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Plastisol Heat Transfer - can I use a home iron?

12398 Views 8 Replies 7 Participants Last post by  Austin300
Sorry if this has been brought up and I couldn't find it when searching.
To give a little background, I am considering purchasing tearaway label t-shirts and putting my label/brand on for tagless t-shirts. So I would like to know:

1) When ordering heat transfers from a company online, is ironing them on good (which I could do) or is it much better to get them heat-pressed (which I would have to outsource because I don't have any equipment)?

2) I found a company that does 1000 of them for $120, is that low, high or sound about right?

3) Is there a particular t-shirt that has tearaway tags at the neck that have a care label already attached to the seam on the side to alleviate having to "get" another label for this purpose?

4) Or should I just scrap the idea of heat transfers and buy a little screenprint home kit and do them myself that way?

Lots of questions, I know, so I thank you for any insight you might give.

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Re: Plastisol Heat Transfer

I would try to invest in a heat press for even distribution of the heat and to be totally effective

For 120 for 1000 is not bad but a few of those and you can purchase a heat press

Just look on ebay, that will help you. If you plan on doing this for a while, I would try to get that heat press
Re: Plastisol Heat Transfer

Yeah, I don't even think you can apply plastisol transfers with an iron.

3) Is there a particular t-shirt that has tearaway tags at the neck that have a care label already attached to the seam on the side to alleviate having to "get" another label for this purpose?
Why not put the care information on the transfer?
Re: Plastisol Heat Transfer

Don't use an iron invest in a heat press. It is important to apply even heat and pressure to insure a quality transfer applied design.

The price is good but make sure you know what you are getting. I always request samples to insure the quality of product that I will be getting.

Transfers are no mess printing , screen printing is an art and requires a lot more equipment and inks etc... Personally see what method you prefer and go with that one.
Re: Plastisol Heat Transfer

Thank you for the posts. Well, here is my dilemma. I am going to be just starting out with very little money to work with. I guess my question could be phrased a little better as in, to start this process can ironing on these heat transfers work until I can generate some cash flow towards investing in a heat press? I am going to be starting out very small 2 dozen or so shirts made at a time until I can reinvest back into the business for equipment and supplies. I have been researching what the price/shirt is going to be and with paying a screenprinter for a t-shirt, one color logo screenprint on front, one color large screenprint on back is going to run about $5 for white tshirt and $7 for colored tshirt. Not to mention another $1.5/$2 for 2X/3X. After I get tags made, approx. $.15 per shirt and hangtags for $.35 per shirt, I am looking at:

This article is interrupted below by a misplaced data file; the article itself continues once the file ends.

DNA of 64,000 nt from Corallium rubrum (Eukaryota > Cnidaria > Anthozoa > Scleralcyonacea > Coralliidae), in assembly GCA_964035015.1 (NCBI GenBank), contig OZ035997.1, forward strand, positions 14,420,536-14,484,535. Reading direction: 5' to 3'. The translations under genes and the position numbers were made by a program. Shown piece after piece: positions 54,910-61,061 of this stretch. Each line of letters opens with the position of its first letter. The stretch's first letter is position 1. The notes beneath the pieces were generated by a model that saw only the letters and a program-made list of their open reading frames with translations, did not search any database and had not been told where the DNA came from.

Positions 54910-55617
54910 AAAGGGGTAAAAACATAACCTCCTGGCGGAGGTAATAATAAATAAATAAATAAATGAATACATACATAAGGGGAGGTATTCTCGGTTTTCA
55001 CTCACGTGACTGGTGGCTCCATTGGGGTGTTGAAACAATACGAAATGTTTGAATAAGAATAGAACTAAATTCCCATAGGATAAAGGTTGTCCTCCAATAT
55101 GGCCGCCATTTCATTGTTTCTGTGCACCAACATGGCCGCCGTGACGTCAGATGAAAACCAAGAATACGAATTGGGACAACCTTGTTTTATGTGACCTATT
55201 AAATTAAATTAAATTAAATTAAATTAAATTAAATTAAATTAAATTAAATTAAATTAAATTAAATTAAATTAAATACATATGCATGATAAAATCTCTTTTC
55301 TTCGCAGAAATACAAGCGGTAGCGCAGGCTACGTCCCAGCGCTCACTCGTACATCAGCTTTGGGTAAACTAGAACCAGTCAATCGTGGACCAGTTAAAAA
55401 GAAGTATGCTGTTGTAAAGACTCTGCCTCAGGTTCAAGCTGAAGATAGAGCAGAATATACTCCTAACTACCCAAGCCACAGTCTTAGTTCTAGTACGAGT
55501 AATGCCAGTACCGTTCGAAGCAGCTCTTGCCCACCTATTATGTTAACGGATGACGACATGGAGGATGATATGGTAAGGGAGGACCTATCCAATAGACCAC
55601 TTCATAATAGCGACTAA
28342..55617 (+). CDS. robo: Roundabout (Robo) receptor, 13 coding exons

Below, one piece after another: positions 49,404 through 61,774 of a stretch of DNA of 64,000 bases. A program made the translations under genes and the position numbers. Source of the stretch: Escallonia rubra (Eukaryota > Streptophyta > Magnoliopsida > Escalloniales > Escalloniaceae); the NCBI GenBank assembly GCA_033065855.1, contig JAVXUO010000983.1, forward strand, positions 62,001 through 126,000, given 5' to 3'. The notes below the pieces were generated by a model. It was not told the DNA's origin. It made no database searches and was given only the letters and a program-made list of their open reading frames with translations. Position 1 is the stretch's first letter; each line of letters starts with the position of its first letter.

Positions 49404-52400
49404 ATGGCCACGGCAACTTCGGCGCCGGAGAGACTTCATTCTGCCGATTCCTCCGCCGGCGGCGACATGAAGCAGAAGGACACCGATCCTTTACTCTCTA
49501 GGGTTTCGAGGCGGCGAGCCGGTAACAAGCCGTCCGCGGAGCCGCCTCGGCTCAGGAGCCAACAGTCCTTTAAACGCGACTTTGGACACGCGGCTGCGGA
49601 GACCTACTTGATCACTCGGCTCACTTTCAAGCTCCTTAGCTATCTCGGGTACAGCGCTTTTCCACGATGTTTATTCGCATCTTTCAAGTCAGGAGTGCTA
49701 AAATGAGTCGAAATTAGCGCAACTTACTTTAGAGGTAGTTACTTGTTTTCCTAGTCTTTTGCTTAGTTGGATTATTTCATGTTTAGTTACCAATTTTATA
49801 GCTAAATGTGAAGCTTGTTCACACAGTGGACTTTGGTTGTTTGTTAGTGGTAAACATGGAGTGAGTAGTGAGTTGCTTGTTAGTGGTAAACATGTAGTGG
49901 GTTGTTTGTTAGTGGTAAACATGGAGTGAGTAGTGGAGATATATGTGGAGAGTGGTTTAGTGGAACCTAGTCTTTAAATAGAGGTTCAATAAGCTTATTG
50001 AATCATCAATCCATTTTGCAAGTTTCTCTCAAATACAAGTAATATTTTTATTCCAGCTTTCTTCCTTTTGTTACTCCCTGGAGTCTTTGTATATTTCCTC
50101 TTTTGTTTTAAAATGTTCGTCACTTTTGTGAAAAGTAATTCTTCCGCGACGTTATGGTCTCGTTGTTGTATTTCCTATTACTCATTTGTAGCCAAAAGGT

White - $5.5 to $7.5 per shirt
Color - $7.5 to $9.5 per shirt (these will be the ones that are going to usually bought).
So, I am trying to find ways to soften this initial "price" in the beginning until I can start ordering in higher quantities (less cost per shirt).
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Re: Plastisol Heat Transfer

The only real way an iron can work reliably is if the transfer fits within the ironing surface and you put all your muscle in it! Also and iron has holes on the bottom which can prevent good adhesion in some areas. I strongly recommend spending the cash on a heat press. With the iron it may be a thing of trial and error just to see if it works for you. And you need to make sure you reach a high enough temp for curing up to 320 F a heat press will indicate and temp setting for you and make it a lot easier.
Re: Plastisol Heat Transfer

I also wouldn't rule out silkscreening. Spend $20 or so on some photoez screen sheets and they will be good for 1,000's of impressions.
I was also thinking about this same thing (if a home iron would work) because I'm thinking of purchasing some heat transfers of some logos I have so I could resell them to my customers. These transfers will be for application on the underside of the bill of hats. That way they'd be able to customize their hats with my logos.. I'm thinking of buying a few and trying it with my own iron at home just to see if it's plausible.
Most plastisol transfers I use require even pressure
and 360 - 370 degrees from a heat press.

The average store bought iron wont have even
heating across the surface and your arm may
not be able to apply the even steady pressure.

I will have to go crank up my iron and hit it with
the laser thermometer and see how hot it gets.

Well I just tested my home iron and it won't get over
150 degrees. This means that the plastisol ink
in a transfer won't even cure properly so the home
iron is a no go from what I can tell. You need well
over 350 degrees.

A small hobby shop silkscreen kit may be your
best method if cost is a factor.
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